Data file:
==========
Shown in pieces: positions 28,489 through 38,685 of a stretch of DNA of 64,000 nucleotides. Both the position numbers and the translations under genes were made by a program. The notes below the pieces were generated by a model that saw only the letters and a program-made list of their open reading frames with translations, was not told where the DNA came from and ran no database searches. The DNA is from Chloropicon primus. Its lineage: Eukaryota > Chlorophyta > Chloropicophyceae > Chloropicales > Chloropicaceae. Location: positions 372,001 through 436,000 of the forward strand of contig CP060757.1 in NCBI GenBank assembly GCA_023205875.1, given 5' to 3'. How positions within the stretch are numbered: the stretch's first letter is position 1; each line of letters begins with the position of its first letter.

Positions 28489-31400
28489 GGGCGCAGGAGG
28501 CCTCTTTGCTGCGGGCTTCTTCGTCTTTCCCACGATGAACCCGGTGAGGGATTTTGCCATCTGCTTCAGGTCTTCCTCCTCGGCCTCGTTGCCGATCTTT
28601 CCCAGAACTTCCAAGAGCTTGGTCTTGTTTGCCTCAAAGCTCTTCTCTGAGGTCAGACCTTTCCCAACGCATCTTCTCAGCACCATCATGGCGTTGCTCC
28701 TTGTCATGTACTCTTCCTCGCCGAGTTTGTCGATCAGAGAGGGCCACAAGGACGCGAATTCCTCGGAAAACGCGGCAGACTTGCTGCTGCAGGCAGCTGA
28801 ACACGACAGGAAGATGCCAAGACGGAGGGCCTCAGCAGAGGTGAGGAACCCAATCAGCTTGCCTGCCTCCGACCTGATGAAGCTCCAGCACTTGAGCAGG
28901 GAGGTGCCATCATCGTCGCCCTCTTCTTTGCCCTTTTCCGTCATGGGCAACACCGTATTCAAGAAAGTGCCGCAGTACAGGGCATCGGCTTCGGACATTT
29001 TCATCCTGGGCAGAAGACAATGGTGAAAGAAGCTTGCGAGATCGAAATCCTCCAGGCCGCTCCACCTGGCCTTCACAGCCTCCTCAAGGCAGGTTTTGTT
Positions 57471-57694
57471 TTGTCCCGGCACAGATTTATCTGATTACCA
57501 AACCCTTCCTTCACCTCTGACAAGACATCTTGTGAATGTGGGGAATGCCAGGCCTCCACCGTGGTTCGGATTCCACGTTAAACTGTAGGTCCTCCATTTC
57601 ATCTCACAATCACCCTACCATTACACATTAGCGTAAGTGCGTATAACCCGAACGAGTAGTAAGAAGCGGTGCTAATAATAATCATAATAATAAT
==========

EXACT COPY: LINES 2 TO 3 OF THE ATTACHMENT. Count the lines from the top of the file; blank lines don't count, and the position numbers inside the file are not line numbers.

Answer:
Positions 28489-31400
28489 GGGCGCAGGAGG